For years I was concerned with climate crisis and the planet’s pollution problem, but shied away from making efforts to reduce my contribution. I was focussing so hard on achieving the “Zero” in zero waste that I set myself up for failure each time I tried.
Somewhere in 2015, I became disillusioned and began by making smaller changes. Five years later, I haven’t quite hit the zero yet, but I’m close.
I was never a huge consumer and thneeds never caught my fancy. As easy as it was to adopt sustainable practices in most aspects of my life, I struggled to keep my kitchen zero waste. I chose to buy all produce from the farmer’s market and grocery from my local package free shop. But they buy everything from other suppliers and guess what they receive it in – plastic! I’ve realised that my activities will continue to produce waste indirectly, elsewhere, unless I live a completely self-sufficient life on a farm.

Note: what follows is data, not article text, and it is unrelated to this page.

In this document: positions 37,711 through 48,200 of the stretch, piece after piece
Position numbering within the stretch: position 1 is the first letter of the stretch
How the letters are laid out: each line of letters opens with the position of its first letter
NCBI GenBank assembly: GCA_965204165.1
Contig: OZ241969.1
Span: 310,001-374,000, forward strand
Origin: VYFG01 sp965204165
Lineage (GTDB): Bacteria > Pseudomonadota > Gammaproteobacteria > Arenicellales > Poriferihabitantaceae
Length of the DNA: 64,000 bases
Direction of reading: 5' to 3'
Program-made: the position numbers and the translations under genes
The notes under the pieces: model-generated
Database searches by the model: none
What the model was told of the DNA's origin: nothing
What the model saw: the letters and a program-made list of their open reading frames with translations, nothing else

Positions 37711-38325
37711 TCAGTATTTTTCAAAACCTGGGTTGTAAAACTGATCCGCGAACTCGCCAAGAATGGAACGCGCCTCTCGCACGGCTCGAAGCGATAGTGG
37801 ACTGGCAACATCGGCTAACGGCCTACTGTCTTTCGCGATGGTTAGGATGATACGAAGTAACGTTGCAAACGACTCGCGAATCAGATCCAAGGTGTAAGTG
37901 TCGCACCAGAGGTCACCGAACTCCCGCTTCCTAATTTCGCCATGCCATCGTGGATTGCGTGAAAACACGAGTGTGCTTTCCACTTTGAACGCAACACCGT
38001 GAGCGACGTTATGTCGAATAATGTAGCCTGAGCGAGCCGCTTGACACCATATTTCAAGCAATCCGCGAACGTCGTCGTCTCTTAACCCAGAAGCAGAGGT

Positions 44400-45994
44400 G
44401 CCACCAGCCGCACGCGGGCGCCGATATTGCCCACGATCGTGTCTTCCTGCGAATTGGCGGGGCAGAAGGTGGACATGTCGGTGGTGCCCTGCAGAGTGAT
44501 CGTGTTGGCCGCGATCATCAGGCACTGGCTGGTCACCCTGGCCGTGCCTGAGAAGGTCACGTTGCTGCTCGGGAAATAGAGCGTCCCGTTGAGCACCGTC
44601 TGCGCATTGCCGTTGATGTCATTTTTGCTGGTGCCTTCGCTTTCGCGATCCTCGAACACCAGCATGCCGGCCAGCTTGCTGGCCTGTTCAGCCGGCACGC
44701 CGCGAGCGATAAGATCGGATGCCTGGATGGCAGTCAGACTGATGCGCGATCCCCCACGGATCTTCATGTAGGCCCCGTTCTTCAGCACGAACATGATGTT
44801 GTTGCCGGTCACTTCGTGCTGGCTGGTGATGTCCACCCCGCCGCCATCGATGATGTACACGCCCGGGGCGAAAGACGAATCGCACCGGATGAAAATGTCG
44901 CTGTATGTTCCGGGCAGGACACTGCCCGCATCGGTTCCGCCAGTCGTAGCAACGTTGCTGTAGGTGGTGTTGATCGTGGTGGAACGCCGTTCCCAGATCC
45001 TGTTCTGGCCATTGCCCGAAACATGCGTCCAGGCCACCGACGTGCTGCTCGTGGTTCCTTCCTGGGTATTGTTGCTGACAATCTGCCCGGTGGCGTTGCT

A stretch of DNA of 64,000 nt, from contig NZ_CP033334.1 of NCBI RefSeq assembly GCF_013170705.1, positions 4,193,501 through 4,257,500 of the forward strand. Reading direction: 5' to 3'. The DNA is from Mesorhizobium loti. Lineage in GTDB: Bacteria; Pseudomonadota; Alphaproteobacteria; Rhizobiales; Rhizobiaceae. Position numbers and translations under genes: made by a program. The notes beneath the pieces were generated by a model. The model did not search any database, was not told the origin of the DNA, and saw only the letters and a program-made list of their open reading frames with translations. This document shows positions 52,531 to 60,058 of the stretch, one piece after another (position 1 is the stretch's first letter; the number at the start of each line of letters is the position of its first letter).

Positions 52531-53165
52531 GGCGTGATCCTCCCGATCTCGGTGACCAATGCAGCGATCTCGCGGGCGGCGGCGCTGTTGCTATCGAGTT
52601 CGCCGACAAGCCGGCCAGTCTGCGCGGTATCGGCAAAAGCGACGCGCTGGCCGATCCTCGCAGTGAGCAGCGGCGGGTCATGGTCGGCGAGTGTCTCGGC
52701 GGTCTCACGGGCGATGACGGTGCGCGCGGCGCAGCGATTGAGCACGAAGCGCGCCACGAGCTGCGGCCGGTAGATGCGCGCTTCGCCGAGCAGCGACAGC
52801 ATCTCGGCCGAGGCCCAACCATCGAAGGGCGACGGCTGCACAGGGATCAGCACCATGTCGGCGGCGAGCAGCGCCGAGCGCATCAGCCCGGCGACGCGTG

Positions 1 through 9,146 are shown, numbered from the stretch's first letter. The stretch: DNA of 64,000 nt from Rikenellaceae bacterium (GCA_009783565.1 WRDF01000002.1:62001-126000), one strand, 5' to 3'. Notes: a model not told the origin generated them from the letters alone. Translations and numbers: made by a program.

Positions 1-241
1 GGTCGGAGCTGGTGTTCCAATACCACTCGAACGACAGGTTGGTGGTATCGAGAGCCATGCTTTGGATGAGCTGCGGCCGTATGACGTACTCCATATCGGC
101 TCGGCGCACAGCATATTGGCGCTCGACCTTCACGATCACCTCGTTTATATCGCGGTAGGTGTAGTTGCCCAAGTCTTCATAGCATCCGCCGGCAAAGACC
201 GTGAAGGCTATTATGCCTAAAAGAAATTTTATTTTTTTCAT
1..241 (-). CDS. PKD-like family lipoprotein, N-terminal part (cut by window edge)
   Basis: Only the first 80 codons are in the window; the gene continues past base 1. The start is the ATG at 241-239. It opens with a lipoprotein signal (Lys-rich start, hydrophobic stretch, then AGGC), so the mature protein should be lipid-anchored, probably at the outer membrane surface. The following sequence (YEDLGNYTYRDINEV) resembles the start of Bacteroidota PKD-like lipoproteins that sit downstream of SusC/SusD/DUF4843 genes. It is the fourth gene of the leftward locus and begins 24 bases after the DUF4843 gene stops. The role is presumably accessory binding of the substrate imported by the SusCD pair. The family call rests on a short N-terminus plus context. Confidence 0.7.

To address this gap, I think we must go beyond piecemeal urban sustainability efforts made by individual brands and look to reform the entire supply chain. We need to equip communities and individuals with the knowledge and means to participate.
The Slow Kitchen is my attempt to educate, inspire and build a community of enthusiastic change makers.